What is interesting about post-publication interaction is on the one hand that it makes the discussion around a scientific text more visible and on the other hand that it applies the notion of incremental improvements to written materials by means of harnessing collective intelligence.

An example of post-publication interaction is the book “Opening Science: The Evolving Guide on How the Internet is Changing Research, Collaboration and Scholarly Publishing” [7]. It has been published as a book and is simultaneously available online for free. In addition, the content of the book is uploaded on GitHub where it can be edited. Anyone who is interested can comment on the existing content as well as submit suggestions on how it could be improved and extended.

Blurred lines

Interaction with text is not limited to either pre-publication or post-publication interaction, it takes place during the whole publication process and involves varying degrees openness. Giving and receiving feedback is an integral part of the scientific process. While in the past these discussions took place within the scientific community, among scientists who knew each other through their publications and from conferences, today a scientist can potentially reach an unprecedented global audience, including citizen scientists. Digital technologies add a new dimension to scientific discussions around publications by expanding the potential outreach. As a research infrastructure developer stated in an interview on open science, ‘the vision that all of Europe is a huge playground for scientists where there are no borders anymore, no barriers to work together, that is indeed a great vision’ [8].

Informal discussions of texts do not leave a trail behind. An idea voiced by a colleague or a friend which is integrated into a text cannot be traced back in the same way as a written record, for example, a comment in the raw version of the text document can be traced. It is also digital technologies that expand the possibilities of recording scientific conversations thereby making the creation process of a publication more comprehensible and if opted for, more transparent. As Carolina Ödman-Govender, an astrophysicist, elucidates ‘when you use [online tools], the conversation you have gets recorded, and you can follow it, you can remember the conversations you had with your colleagues just because you have a Google plus community where you had these conversations’ [9].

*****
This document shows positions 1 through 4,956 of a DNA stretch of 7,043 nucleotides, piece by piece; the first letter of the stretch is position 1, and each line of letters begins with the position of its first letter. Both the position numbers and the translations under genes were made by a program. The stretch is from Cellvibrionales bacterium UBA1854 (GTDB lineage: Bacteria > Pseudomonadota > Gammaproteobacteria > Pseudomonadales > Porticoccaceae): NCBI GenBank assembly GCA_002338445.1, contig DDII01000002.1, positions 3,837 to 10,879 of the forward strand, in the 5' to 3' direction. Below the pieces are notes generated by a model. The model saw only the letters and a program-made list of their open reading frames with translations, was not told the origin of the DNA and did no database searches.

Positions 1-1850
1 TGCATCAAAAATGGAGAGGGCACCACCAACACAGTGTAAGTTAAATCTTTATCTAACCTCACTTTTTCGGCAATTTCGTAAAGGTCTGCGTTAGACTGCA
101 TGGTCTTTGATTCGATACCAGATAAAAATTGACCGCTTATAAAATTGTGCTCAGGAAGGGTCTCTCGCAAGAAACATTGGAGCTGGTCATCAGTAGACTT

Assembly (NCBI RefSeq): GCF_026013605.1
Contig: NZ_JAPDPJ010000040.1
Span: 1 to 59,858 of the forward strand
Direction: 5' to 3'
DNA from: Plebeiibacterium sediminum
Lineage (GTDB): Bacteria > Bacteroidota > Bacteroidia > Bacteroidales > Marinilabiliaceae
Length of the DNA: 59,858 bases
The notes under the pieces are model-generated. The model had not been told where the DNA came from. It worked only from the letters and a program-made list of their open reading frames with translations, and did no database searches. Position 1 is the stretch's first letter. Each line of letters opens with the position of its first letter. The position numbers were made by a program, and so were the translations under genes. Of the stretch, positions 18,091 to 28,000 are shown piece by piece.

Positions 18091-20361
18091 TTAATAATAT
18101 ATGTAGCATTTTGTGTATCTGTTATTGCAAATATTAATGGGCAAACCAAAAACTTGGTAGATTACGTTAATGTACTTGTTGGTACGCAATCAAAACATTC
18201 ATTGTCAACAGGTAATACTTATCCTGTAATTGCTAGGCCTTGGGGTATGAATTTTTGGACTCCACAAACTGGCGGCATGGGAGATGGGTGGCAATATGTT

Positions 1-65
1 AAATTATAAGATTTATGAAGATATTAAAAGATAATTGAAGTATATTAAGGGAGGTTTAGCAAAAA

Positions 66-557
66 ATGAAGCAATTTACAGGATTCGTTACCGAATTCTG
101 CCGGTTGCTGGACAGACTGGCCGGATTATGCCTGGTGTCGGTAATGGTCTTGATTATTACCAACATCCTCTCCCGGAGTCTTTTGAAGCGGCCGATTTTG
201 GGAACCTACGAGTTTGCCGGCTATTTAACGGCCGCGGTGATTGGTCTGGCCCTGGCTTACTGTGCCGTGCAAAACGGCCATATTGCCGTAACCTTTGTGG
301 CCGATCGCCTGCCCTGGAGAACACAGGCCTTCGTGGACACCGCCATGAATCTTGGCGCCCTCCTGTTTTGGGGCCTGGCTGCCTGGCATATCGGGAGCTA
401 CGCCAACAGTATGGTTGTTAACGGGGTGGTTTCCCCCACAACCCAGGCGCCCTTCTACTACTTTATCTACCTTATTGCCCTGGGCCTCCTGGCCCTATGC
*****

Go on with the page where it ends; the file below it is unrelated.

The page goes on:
Interactions with publications, especially when they take on unconventional forms, come with a series of challenges. Since publications and citations are critical values in the contemporary scientific system they force scientists who are playing by the rules of the system to work in certain ways. Thus opening up science is often met with scepticism based on the fear that someone else could free-ride on one’s work or that by sharing research insights one might lose out on competitive advantage and potentially patents [8].

From the perspective of an individual scientist it is strategically more advantageous to produce a new publication than to expand an existing one. Thus, one question is how updating existing publications, instead of withholding new insights until they have accumulated sufficiently to form a substantial basis for a new publication on the same topic, can be integrated into the scientific publication system. Linked to this is the question how to maintain an overview over version control. Here the challenge is both on the side of the author and the reader to be up to date and to refer to the same version of the publication in a scientific discussion.

Dynamic publication formats integrating input from people who are not authors of the previously released version pose interesting questions with regards to authorship. At what point does a contribution become substantial enough to include the person as a co-author? Assuming the publication has been considerably expanded by other authors, is there a point where the first author loses their position?

New publication forms

As already mentioned above, while the core of publication formats remains the same, digital technologies have contributed to the emergence of new publication forms as well as to the transformation of established formats. In the following section I explore some of them.